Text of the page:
Wayland Main Street/DDA executive director Ingrid Miller addressed a crowd after accepting a $200,000 check from MEDC executive vice president Greg Tedder (left) and MEDC’s Sue DeVries, shown holding the check. (Photo by Virginia Ransbottom)

Wayland’s facade program ‘snowballs’ with $200,000 MEDC grant

By: 
Virginia Ransbottom, Staff Writer

Standing in front of a vacant building at 120 S. Main St., in Wayland on Monday, Sept. 10, Main Street/DDA executive director, Ingrid Miller accepted a $200,000 Façade Restoration Initiative grant and said the building was most likely the next façade grant recipient.

Bill Sorensen, the owner of Red Wagon Garden Center is moving his floral and gift shop downtown to the old D.W. Shattuck building and calling it “Dahlia City Floral and Gifts.”

Wayland was one of only three Michigan communities selected to receive Michigan Economic Development Corporation funding through the new Façade Restoration Initiative’ pilot program.

The grant funding will provide matching funds of up to 50 percent of façade restoration costs.

Miller said with the grant, the Main Street/DDA program hopes more businesses will apply for façade funding.

Miller said the Haircut Hut was the first business to get local façade grant funding. Acqua in Vino, Jayda Gale Distillery, the Main Street office followed, while 110 through 118 W. Superior Street is currently underway as well as the West Michigan Veteran’s Assistance Program store at 130 W. Superior St.

“This is a new initiative for us,” said MEDC executive vice president Greg Tedder. “We’ve always been supportive of façade programs and we know an aesthetically pleasing downtown increases foot traffic, which increase sales, which increases property values, which incentivizes other property owners to take care of their property—so it’s kind of got this snowball effect.”

Recognizing a lack of local funding available, the MEDC also recognized the experience and expertise to administer it was at the local level. Making funding available, 60 communities and DDA’s applied.

“Wayland’s application was the strongest of all of them,” Tedder said to cheers and applause from about 30 local community members. “You were selected because of expertise, history, track record of success and setting up clear guidelines and expectations of the program.”

As a pilot program, Tedder said the MEDC plans to help put money into other communities in the future.

“We are confident this is going to be a successful model for everybody else,” he said.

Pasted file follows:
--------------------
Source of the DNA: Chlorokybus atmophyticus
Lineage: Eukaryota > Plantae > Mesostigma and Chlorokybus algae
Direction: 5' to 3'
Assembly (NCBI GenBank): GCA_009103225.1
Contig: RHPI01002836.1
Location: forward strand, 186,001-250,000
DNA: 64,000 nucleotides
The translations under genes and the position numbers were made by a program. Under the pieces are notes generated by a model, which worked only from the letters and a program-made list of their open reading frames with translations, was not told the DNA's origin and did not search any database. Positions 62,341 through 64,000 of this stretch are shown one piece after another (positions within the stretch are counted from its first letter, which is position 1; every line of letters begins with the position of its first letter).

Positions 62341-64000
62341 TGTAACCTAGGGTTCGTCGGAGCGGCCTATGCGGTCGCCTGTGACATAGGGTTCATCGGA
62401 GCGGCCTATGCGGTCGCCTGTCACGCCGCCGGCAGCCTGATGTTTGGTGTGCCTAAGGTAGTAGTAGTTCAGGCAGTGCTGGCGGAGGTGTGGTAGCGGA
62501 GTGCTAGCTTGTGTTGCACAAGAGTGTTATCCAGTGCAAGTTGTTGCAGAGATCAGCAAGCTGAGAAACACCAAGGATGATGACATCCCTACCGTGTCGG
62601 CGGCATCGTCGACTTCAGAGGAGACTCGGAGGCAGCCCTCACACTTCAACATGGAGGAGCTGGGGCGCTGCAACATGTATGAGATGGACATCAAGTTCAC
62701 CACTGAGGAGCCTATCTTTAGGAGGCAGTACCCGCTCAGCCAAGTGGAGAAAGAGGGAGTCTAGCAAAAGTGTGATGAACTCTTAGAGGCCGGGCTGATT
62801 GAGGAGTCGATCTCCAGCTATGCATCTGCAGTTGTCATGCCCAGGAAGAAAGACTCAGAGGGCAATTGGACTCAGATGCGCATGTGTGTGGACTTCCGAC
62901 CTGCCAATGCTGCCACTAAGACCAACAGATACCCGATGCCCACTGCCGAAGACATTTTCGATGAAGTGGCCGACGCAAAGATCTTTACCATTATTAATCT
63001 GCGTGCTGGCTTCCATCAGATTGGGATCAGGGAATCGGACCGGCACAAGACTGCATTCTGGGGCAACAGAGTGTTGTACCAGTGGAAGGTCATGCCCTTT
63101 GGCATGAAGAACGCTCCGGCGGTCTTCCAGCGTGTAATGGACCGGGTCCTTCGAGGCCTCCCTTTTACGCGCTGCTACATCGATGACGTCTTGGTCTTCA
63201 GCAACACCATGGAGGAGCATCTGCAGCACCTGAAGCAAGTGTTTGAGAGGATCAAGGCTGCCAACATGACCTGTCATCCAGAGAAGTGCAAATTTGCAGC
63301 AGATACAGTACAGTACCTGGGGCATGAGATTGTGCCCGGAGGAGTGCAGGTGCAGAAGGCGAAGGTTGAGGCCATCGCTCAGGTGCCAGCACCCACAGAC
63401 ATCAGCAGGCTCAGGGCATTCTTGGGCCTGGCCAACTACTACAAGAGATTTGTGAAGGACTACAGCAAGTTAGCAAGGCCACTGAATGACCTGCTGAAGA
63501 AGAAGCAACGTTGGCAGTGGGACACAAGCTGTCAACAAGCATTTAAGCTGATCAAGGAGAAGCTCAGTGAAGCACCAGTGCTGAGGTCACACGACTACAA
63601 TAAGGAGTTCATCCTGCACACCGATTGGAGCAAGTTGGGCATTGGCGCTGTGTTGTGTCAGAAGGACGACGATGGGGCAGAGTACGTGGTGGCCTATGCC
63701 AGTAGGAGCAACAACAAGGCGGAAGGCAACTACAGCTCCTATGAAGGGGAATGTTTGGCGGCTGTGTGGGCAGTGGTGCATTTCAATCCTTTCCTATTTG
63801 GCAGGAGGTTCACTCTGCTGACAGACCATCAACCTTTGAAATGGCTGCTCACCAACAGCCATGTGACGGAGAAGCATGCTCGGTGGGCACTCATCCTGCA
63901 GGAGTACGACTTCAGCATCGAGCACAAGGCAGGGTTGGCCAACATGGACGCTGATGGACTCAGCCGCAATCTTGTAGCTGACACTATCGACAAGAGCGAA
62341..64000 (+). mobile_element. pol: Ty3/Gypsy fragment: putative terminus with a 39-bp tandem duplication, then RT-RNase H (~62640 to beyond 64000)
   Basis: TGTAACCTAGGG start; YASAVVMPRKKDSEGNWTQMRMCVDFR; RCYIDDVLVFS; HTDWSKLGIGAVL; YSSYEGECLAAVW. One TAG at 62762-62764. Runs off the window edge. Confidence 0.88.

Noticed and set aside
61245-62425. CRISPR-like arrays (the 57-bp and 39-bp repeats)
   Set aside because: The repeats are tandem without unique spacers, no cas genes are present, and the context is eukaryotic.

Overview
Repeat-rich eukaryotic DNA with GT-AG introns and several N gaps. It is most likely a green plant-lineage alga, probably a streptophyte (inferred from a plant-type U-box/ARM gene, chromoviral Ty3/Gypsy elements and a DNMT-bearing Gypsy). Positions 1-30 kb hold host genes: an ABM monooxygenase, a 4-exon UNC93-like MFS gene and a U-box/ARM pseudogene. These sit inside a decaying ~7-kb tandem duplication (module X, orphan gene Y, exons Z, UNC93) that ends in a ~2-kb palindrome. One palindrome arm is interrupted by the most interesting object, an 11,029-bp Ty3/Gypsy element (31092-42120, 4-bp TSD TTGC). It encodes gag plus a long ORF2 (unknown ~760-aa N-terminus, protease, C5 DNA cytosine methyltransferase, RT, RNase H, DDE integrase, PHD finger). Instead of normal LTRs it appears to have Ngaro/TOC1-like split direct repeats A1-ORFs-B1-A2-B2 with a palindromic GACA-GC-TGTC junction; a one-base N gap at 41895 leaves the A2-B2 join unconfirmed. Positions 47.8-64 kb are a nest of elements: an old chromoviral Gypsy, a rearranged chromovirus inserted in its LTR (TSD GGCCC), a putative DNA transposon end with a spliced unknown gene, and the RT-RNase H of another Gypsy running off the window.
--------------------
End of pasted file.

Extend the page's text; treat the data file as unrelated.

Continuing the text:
Miller said the community was excited to be participating in the pilot program.

“The snowball effect is 100 percent true because we have done a great job with our façade program and had the unfortunate opportunity to have to say, slow down you have to wait until maybe next year—and now we can spend all this money.”

The building owners and engagement in our community are top notch and we really couldn’t do it without the owners, the investments they are making, the staff and an amazing DDA board and volunteers all heading in the same direction.

“We are really excited to be shining up downtown and bringing in new business.”

Sorensen hopes to open “Dahlia City Floral and Gifts” by Nov. 1. The move will allow the floral and gifts to double its size in the former D.W. Shattuck store, rebuilt after the disastrous fire of 1902. Sorensen’s Red Wagon Garden Center on Division Street will expand its focus on the greenhouse and garden center, he said.

Before Miller credited others for downtown renovations, Wayland City Council member Rick Mathis read a prepared statement at the council meeting the week prior to the check presentation.

He said the efforts of the DDA/Main Street program have reached Master Level status, opened support of multiple local businesses, created downtown growth, received national recognition and honors and now a $200,000 grant that only went to three communities in the state.

“Under Ingrid’s leadership, the DDA/Main Street has surpassed the vision of what we wanted it to be,” Mathis said. “We are extremely lucky to have Ingrid as our director and I want to personally applaud all of her efforts and hours spent to make Wayland a great place to be.

“I am truly honored to have her as a part of the City and Wayland and to everyone else involved.

“This is a big deal.”

Virginia Ransbottom can be contacted at vransbottom@allegannews.com or at (269) 673-5534.

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